Organization of the superior olivary complex in the guinea pig: II. Patterns of projection from the periolivary nuclei to the inferior colliculus.

Published

Journal Article

The superior olivary complex is a major source of auditory projections to the inferior colliculus. Although the projections from the medial and lateral superior olivary nuclei have been well characterized, projections from the surrounding periolivary nuclei have received relatively little attention. In the guinea pig, cytoarchitectonic criteria can be used to distinguish 11 periolivary nuclei that can be divided into four groups. These are: 1) a lateral group that comprises the anterolateral and posteroventral periolivary nuclei and the lateral nucleus of the trapezoid body; 2) a dorsal group that comprises the dorsal and dorsolateral periolivary nuclei; 3) a ventral group that comprises the rostral, ventromedial, and anteroventral periolivary nuclei and the ventral nucleus of the trapezoid body; and 4) a medial group that comprises the superior paraolivary nucleus and the medial nucleus of the trapezoid body. In the present study we used horseradish peroxidase and fluorescent tracers to identify olivocollicular cells in each of the periolivary nuclei. The lateral, dorsal, and medial periolivary groups project bilaterally, and the ventral periolivary group projects ipsilaterally. Within groups, individual nuclei contain different numbers of olivocollicular cells. The posteroventral periolivary nucleus is the only periolivary nucleus that does not project to the inferior colliculus. The superior paraolivary nucleus is the only periolivary nucleus that contains significant numbers of individual cells that project to both inferior colliculi. The remaining periolivary nuclei project only ipsilaterally or contain separate populations of cells that project to the two inferior colliculi.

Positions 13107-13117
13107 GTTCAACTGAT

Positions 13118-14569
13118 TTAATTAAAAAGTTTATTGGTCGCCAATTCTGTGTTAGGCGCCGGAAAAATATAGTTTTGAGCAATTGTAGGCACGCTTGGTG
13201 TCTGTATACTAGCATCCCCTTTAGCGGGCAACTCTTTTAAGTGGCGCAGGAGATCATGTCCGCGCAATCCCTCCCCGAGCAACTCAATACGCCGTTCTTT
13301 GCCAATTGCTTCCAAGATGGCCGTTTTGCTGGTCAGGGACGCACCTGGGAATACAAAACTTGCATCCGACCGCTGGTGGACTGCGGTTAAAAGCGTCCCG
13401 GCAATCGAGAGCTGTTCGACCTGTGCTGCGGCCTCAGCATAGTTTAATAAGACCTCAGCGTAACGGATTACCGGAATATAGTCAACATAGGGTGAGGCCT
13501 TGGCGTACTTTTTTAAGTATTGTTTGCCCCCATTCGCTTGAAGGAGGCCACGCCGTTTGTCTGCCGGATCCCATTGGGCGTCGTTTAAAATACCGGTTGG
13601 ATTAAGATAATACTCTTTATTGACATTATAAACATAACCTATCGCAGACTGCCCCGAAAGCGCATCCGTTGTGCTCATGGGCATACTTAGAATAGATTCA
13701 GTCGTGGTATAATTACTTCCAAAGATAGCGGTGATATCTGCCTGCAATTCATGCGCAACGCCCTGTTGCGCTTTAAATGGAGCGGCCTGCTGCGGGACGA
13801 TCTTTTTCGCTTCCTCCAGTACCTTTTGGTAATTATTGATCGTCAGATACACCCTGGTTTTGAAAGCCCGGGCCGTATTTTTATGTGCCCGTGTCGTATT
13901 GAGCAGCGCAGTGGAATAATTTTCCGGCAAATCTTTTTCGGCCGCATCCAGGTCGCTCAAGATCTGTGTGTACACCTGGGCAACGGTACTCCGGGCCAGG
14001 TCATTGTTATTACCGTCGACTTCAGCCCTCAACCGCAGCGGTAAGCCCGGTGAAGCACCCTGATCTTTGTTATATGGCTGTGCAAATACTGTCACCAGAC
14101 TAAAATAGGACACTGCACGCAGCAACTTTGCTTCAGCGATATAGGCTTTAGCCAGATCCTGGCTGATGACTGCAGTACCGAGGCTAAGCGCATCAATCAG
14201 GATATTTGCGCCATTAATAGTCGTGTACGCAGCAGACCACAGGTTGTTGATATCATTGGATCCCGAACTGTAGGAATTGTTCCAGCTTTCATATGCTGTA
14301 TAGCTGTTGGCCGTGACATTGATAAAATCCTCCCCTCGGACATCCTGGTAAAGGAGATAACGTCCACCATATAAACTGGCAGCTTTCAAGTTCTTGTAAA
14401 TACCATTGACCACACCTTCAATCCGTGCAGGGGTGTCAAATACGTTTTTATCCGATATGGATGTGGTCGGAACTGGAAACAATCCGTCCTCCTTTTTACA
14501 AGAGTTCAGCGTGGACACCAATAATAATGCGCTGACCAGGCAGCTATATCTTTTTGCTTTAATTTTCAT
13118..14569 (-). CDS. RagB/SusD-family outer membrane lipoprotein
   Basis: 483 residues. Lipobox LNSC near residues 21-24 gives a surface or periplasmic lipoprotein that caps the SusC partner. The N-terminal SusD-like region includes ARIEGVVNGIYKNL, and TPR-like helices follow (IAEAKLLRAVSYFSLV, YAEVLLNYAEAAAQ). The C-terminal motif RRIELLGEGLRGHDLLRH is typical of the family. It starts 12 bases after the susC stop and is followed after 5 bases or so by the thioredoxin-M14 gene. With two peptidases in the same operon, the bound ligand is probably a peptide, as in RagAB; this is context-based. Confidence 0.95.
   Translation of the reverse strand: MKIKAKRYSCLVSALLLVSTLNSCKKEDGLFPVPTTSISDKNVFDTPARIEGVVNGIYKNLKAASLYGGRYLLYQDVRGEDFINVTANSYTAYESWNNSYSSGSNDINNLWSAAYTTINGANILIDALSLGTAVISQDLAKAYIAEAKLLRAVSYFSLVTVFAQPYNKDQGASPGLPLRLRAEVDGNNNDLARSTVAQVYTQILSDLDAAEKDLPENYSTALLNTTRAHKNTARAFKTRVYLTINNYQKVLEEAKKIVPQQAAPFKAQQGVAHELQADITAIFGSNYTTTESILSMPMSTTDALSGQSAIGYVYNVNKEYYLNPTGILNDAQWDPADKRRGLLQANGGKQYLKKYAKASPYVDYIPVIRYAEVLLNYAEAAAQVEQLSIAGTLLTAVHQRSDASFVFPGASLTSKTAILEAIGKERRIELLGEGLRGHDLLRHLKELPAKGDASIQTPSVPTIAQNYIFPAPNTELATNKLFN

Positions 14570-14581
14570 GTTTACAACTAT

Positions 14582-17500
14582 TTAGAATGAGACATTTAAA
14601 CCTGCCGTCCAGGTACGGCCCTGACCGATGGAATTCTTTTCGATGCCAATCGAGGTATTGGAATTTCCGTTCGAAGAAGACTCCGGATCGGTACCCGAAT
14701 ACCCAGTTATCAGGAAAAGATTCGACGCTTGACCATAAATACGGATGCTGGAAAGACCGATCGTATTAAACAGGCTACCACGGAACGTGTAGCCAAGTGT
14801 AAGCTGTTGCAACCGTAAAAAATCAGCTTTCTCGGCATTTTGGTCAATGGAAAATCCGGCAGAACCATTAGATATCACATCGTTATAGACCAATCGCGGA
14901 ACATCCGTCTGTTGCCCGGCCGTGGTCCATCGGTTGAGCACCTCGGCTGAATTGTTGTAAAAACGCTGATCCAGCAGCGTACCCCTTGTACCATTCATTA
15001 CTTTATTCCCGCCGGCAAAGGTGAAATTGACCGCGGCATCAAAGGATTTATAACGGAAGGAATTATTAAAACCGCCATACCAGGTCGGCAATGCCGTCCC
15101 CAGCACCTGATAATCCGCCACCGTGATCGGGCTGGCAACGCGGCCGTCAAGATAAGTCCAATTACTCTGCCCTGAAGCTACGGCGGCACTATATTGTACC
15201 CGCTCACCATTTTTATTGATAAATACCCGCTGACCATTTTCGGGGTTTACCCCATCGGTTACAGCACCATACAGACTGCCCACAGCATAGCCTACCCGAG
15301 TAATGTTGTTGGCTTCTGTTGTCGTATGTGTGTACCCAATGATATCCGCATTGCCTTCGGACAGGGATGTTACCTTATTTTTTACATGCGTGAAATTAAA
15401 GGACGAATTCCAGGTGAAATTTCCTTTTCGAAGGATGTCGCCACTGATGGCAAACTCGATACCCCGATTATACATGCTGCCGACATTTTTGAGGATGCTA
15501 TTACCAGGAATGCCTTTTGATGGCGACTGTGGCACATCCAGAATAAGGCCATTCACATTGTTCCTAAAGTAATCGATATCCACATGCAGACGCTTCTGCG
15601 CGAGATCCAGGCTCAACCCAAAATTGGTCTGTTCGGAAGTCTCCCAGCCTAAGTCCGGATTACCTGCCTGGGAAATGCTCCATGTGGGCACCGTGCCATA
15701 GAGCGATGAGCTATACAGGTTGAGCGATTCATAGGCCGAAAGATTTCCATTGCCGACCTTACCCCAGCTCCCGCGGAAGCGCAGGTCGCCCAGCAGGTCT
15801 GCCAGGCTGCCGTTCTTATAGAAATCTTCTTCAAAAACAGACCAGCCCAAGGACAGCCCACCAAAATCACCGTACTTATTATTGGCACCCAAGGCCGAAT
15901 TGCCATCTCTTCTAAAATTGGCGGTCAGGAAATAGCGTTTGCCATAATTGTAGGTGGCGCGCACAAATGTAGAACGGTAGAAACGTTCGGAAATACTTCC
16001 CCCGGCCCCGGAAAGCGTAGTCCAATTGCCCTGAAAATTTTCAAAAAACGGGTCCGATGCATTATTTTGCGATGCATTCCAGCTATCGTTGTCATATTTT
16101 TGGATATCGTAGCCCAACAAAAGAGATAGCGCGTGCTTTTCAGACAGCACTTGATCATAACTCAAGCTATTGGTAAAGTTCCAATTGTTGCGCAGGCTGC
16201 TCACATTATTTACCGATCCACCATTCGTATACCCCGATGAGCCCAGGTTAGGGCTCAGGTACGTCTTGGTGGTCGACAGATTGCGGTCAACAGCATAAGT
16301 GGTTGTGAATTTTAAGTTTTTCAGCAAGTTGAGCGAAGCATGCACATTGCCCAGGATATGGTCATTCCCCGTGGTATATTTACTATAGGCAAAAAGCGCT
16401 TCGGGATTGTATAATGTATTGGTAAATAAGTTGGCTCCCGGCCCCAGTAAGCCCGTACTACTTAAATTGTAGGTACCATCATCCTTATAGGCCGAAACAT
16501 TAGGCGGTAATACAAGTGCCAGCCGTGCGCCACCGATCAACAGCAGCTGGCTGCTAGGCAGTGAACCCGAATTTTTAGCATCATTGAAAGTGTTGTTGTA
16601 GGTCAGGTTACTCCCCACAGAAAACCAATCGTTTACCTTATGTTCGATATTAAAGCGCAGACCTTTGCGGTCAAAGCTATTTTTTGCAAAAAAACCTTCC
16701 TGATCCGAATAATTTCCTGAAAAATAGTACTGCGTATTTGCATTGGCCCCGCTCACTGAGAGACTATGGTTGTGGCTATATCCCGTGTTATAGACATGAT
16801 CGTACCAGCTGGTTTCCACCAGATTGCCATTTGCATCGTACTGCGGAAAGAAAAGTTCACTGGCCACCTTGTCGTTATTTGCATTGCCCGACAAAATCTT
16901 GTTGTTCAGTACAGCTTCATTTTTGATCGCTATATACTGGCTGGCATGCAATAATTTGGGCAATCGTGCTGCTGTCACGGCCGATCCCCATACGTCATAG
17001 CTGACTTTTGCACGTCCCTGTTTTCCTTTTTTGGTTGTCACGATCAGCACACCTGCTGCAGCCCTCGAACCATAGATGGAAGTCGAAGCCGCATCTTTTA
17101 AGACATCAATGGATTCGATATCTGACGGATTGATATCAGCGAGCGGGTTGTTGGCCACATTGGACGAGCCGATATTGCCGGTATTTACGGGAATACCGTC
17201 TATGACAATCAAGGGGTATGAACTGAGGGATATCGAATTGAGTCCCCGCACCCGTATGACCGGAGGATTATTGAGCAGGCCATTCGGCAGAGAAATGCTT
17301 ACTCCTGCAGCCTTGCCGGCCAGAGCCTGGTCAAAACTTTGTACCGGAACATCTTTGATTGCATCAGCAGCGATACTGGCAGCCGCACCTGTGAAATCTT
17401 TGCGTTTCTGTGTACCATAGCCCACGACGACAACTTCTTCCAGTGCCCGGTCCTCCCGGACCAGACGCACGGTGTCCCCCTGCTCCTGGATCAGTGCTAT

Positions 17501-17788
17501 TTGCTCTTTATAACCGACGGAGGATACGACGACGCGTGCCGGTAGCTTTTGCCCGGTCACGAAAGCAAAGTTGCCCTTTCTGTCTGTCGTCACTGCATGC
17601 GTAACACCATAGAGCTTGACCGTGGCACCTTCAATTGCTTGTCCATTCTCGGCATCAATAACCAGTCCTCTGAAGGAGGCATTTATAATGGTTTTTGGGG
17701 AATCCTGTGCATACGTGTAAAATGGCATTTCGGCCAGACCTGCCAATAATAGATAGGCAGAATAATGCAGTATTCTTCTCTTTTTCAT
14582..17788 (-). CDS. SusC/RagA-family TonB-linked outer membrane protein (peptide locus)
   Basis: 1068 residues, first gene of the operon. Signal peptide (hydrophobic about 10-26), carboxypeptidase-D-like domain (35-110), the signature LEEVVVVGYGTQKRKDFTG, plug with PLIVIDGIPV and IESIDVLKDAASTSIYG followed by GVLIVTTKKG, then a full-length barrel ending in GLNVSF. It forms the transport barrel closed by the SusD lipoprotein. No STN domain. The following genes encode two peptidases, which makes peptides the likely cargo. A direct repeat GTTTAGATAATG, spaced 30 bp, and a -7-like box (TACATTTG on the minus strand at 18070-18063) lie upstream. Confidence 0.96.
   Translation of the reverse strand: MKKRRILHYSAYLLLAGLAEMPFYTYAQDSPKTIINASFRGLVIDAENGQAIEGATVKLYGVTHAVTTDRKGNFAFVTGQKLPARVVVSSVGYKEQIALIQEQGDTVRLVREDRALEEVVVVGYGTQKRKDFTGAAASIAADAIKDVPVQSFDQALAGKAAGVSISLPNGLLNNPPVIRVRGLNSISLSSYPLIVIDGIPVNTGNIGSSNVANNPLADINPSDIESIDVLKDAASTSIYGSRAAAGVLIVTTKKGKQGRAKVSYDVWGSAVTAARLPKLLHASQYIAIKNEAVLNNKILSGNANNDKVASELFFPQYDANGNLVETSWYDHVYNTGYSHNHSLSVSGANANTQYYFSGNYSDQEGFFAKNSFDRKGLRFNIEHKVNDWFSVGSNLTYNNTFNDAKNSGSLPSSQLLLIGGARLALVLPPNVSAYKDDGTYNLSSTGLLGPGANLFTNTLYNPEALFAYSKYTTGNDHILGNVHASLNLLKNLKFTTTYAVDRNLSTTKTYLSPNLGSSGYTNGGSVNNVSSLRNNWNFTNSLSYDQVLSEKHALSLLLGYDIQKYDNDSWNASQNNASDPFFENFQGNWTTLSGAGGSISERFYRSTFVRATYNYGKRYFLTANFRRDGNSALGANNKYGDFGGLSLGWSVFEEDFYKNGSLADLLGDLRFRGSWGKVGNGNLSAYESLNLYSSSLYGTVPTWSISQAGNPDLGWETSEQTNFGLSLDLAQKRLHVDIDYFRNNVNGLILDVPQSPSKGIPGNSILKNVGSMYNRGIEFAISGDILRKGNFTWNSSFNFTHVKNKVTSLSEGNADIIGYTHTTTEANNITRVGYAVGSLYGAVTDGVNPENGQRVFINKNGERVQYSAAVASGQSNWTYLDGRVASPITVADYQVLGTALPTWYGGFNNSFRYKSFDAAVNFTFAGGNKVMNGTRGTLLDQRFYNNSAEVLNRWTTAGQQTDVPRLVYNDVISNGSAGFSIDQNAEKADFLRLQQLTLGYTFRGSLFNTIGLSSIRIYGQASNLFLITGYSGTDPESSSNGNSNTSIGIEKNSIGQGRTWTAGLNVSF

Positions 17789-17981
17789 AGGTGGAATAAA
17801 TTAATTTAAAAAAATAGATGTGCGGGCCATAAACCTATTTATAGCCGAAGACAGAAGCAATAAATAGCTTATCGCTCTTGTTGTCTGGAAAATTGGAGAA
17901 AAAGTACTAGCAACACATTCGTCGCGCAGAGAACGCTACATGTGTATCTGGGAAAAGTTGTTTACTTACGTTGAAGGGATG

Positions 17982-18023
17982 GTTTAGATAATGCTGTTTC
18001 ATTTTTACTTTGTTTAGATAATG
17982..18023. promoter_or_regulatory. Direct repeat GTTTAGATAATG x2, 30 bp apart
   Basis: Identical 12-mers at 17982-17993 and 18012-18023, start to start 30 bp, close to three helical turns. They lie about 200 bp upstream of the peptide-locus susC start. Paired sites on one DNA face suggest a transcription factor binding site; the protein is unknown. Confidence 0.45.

Full Text

Duke Authors

Cited Authors

  • Schofield, BR; Cant, NB

Published Date

  • March 22, 1992

Published In

Volume / Issue

  • 317 / 4

Start / End Page

  • 438 - 455

PubMed ID

  • 1578006

Pubmed Central ID

  • 1578006

International Standard Serial Number (ISSN)

  • 0021-9967

Digital Object Identifier (DOI)

  • 10.1002/cne.903170409

Language

  • eng

Conference Location

  • United States